“I remember kicking myself away from the tree. After that, the next thing I remember is my son sitting on my chest, shaking me, trying to get me to wake up.”
When Justin Lanclos went to the woods that day, it was a normal day. He did normal preseason activities. Just hanging another stand.
Nothing was out of the ordinary.
Nothing until he fell more than 20 feet, breaking his femur, shattering his knee, damaging his hip, and suffering multiple soft tissue injuries.
It’s hard to believe that a list of injuries like that is lucky, but remarkably, Justin’s back and neck were not seriously injured. A fall like that could easily, and maybe should have, resulted in paralysis or even death. Justin’s son being there was lucky as well. Without his help, Justin might not have been able to make it out of the woods that day.
As we reach the final run-up to hunting seasons, last-minute preparations are being made for stand locations across the country. While tree stand safety is often talked about while actually hunting, it’s important to remember tree stand safety starts when you first go to hang the stand, and the measures you use in hunting season aren’t really applicable to hanging a new set.
SPYPOINT partnered this year with the Tree Stand Safety Awareness Foundation to help raise awareness about this important topic. They promote the use of the ABC’s of Tree Stand Safety (infographic below). Let’s now talk about a couple ways to ensure your safety when you hang tree stands before the season starts.
One of the most important items to use every time you are off the ground is your full-body harness. There are a number of manufacturers that make great quality harness on the market. All full-body harnesses have two waist attachment points for your linesman belt strap or rope style line which can allow you to work with both hands, save time, and provides for increased mobility and flexibility to set the stand safely. Any time you are off the ground working, you want to have your harness tether attached as well.
Rope safety lines
Sometimes you will hear people talk about safety lines or Prusik knots lines. There are multiple manufactures of the rope safety lines, or you can make them yourself. Rope safety lines have a Prusik knot attached that slides easily up and down the rope while ascending or descending. Rope safety lines should be used with both hang-on or lock-on style stands, and ladder stands. The rope safety line should be attached about as high as you can reach above your head while in the stand. The important point is minimal or no slack in your harness tether while seated. The rope safety line keeps you full attached from the time your feet leave the ground until they reach the ground again after the hunt. For climbing stands you can use a shorter version of the rope called a rope-style tree strap or the tree strap that comes with the harness.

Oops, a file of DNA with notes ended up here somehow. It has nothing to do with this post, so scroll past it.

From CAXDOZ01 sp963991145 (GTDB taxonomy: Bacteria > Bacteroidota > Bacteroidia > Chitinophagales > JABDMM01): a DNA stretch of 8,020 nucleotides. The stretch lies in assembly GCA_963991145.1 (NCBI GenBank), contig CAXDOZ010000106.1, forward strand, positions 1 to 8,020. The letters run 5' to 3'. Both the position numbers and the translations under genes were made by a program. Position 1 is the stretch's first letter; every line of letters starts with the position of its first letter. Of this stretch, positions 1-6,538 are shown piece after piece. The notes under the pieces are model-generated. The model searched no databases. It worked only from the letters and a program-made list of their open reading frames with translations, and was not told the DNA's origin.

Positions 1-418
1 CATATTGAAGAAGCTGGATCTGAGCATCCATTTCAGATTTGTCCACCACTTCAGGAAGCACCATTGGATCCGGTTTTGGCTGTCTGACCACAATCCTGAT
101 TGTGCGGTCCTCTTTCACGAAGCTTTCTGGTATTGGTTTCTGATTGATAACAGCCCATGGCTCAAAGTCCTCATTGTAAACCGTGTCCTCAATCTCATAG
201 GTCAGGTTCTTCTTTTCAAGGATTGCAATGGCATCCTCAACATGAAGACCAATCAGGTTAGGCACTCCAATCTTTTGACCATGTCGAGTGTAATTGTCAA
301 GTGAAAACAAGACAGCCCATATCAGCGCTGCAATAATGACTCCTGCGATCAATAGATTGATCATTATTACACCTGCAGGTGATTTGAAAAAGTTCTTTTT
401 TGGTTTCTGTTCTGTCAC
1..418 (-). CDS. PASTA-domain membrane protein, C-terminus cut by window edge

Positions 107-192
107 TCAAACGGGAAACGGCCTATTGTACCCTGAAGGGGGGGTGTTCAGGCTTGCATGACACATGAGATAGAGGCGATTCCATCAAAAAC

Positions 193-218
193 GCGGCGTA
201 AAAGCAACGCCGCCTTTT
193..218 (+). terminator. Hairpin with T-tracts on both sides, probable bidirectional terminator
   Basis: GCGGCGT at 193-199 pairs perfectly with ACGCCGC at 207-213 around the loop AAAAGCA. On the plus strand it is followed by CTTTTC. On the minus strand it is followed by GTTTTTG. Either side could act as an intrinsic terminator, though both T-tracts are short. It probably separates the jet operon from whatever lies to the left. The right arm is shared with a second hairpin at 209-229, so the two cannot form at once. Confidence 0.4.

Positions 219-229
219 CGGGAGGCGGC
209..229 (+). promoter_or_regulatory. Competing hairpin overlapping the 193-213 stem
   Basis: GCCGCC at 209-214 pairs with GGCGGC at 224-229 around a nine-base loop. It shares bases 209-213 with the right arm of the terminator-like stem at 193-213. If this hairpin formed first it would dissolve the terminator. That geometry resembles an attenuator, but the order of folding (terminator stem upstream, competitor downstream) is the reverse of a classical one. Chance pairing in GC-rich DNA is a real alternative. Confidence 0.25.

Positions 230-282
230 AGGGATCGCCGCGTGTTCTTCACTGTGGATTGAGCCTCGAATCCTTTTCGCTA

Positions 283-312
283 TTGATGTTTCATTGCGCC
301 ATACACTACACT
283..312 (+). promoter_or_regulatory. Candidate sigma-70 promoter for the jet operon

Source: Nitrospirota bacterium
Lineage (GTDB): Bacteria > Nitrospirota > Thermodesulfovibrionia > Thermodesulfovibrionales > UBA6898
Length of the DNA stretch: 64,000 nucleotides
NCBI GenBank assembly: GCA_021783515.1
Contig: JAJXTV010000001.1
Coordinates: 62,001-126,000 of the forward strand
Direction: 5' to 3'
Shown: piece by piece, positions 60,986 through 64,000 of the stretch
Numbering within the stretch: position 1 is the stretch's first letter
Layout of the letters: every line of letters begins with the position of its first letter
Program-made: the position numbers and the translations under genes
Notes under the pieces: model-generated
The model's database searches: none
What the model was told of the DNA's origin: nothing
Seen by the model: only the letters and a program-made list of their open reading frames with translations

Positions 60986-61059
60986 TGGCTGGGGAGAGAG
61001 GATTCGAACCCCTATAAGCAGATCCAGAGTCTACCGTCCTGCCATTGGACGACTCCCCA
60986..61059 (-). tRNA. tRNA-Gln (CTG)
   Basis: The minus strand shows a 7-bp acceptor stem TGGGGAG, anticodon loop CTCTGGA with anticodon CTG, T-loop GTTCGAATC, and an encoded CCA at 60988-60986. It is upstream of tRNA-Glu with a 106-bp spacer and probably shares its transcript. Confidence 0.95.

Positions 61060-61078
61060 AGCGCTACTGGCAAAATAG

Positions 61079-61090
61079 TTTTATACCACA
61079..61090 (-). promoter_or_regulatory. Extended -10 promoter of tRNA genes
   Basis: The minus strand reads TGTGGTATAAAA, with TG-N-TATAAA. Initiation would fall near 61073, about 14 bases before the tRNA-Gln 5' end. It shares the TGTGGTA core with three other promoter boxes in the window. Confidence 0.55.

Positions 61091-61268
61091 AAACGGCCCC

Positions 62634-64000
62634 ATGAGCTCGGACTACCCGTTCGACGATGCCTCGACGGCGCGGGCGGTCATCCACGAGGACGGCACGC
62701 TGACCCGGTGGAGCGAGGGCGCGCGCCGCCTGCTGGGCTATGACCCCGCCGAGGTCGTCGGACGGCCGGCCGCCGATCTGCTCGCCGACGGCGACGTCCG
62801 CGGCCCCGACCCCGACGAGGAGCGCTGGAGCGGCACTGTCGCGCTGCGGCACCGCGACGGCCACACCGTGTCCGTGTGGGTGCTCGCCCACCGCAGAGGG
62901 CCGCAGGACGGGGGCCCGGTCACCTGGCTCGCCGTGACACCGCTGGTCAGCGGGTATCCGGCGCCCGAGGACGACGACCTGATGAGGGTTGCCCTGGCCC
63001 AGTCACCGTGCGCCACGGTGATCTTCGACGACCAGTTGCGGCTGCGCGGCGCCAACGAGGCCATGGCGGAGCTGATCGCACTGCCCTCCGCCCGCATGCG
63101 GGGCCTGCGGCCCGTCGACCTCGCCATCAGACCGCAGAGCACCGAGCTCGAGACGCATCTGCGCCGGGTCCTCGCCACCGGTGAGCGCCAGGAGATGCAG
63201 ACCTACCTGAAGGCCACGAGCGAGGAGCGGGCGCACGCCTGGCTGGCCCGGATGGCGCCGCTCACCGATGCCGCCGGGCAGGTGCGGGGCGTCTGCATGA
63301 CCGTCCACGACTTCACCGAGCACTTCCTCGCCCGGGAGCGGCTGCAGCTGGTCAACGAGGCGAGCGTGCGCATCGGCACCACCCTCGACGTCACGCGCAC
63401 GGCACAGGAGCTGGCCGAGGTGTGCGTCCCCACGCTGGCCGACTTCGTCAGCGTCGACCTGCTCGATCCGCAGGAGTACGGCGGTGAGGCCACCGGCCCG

Don’t work alone
For many reasons, when you’re working off the ground, you shouldn’t do it alone. It is obviously important for safety reasons so that someone can get help in the event of an emergency and it also makes the actual work easier. It is recommended that you have at least 3 total people when putting up or taking down ladder stands. Make sure someone knows where your stands are and that you always share your hunt plan before going hunting. With today’s technology, you can even mark your stands with one of the hunting apps, and share that with a family member or friend. If a fall should occur, time is critically important if you are significantly injured.
Lucky for Justin, he’d taken his son with him that day. It wasn’t Justin that got himself out of the woods that day. It was his son that got the ATV back to Justin, and got him back to the truck, so they could call for help. If ever you go to the woods and plan to leave the ground, you shouldn’t do so alone. If you must, be sure someone knows exactly where you are going, and when they should expect you back.
What do you need?
Here is a list of items that you will need when hanging stands:
- Full-body harness
- Linesman belt strap or rope style with prussic
- Utility rope for pulling up items or pulley system
- Hand saw for trimming limbs and shooting lanes
- Range finder for pre-checking distances
- Haul line for pulling up your hunting equipment once the season starts
- Accessory hanger for your bow or other accessories
- At least one other person to help; if it’s a ladder stand, two additional people
- Cell phone or other communication device in case of emergency
Justin’s story is important to SPYPOINT, because Justin works here, as the Product Owner of the LINK-SERIES cameras. Every hunter that goes to the woods this fall is important to SPYPOINT, as part of our shared hunting community. Please, when hanging your stands this fall, take every precaution to stay safe.
For more information about tree stand safety, please visit www.treestandsafetyawareness.org or the Tree Stand Safety Awareness Foundation Facebook page.